Use This One Simple Trick to Deal with a Moment of Anxiety

Visualization techniques can be a valuable tool in dealing with common problems, including anxiety.

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Image courtesy of Gerome Viavant

Everyone has something that makes them freeze up. Making a phone call. Getting out of bed. Checking your bank balance. There are times when these things can feel overwhelming. When you’re filled with the desire to curl up and hide. And that can be okay.

It can be good to step away, but you need to know how to step back. Think of that thing that makes you anxious, because you can retrain your emotional response to it.

Acknowledge Your Anxiety

Think of something that makes you freeze up. That makes you want to hide rather than face it. That seems completely overwhelming. Imagine it happening and let yourself experience the anxiety it causes you. If this is overwhelming, that’s okay. Let it overwhelm you. You’re going to make that feeling go away.

It can be important to remember that our emotions often don’t reflect the reality of our situation. Tell yourself that your emotions are valid. That it’s okay to feel this way but there is a more appropriate emotional response. Tell yourself that it’s time to respond with that new emotion.

Reset Your Body

Make your whole body as tense as you can, then count backward from 10 to 1. When you’ve finished your countdown, exhale and relax your muscles. Let that overwhelming emotion flood out of you. Feel it drain from your body, dragged out by your breath.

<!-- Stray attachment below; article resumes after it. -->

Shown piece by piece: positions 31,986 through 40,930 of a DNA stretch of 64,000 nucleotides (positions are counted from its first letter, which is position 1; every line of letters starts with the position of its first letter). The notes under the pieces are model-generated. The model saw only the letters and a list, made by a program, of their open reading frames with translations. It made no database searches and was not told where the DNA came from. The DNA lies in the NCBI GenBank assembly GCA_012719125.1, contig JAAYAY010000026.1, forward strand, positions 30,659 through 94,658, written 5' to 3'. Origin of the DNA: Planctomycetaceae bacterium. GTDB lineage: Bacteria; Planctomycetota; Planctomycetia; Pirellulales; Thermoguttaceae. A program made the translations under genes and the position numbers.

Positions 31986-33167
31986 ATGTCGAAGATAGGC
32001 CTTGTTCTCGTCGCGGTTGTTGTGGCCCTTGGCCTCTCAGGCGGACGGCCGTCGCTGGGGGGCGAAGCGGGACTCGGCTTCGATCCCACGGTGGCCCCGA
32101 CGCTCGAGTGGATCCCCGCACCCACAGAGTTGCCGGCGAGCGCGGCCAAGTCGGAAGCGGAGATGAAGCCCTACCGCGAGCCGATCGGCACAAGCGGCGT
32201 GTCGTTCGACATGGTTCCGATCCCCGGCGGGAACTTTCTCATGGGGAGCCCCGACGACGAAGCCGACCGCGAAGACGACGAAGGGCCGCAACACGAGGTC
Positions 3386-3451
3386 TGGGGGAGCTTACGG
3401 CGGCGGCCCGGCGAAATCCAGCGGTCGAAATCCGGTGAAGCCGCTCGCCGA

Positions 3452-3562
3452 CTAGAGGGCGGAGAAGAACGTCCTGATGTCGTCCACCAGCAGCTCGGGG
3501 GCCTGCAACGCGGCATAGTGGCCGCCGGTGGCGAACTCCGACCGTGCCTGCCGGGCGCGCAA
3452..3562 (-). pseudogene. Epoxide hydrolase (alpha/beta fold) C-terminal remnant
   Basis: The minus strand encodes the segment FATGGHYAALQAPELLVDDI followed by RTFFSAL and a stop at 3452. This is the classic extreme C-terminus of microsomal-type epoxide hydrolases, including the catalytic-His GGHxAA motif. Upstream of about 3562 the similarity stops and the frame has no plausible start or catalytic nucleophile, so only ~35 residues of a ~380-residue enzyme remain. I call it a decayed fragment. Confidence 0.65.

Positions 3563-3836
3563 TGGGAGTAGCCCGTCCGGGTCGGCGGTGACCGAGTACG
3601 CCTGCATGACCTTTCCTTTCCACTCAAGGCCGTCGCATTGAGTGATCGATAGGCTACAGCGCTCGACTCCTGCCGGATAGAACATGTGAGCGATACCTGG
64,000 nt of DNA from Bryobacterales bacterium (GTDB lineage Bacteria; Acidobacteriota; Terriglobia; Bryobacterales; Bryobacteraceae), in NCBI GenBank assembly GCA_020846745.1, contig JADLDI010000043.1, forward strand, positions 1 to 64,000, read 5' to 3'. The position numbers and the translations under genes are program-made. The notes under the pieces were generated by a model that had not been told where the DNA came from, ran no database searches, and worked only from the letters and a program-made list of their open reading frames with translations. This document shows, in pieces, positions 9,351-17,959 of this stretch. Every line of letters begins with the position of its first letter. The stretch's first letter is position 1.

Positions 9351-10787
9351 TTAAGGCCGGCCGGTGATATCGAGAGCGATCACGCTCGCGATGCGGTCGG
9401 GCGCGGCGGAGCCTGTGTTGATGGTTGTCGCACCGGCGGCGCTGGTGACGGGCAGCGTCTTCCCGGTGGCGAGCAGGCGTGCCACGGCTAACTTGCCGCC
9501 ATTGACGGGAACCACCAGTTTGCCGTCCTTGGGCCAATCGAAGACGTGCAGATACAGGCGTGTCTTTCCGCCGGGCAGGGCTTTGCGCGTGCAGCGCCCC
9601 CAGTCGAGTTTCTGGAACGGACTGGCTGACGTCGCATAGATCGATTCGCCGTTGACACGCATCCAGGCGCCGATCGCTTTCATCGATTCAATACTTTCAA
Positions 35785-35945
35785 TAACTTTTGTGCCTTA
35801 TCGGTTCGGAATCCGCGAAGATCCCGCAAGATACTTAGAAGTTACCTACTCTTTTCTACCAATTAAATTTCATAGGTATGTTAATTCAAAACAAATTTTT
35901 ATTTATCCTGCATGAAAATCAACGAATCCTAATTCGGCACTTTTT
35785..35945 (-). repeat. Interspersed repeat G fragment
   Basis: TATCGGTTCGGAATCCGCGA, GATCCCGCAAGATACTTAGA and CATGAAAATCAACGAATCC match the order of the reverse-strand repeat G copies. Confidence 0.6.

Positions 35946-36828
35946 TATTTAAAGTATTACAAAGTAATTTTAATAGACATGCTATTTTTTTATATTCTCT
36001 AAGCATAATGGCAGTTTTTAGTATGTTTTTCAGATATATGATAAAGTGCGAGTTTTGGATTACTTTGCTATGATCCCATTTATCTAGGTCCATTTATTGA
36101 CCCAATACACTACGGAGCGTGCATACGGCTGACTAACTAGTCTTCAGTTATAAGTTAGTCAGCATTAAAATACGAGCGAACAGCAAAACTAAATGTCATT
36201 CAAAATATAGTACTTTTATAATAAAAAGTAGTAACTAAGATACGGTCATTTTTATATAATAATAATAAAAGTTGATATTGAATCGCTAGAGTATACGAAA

When you next breath in, imagine the air you’re breathing is your favorite color. Every the molecules of oxygen is a bundle of colored energy. Maybe they’re rainbow-colored. Maybe they sparkle like glitter. With each breath, you inhale this color and it fills you with happiness. It crackles around you like electricity.

Reprogram Your Response

When you’re ready, visualize the thing that had seemed so overwhelming. The situation that had filled you with anxiety. Raise your arms toward it and picture colored lightning shooting from your fingertips. The situation radiates waves of anxiety. Before they overwhelmed you but now they dissipate, broken down by the colored lightning.

You realize the situation that overwhelmed you holds no power over you. You can overcome it as easily as walking through smoke.


Stuart Fitzwilliam is a runner and writer living in Southern California. Following his treatment for depression, he developed a card game, Cards for Calm, that helps players deal with anxiety and negative thinking.

You can find him on Twitter at @ComicsAndNoir and @CardsForCalm.

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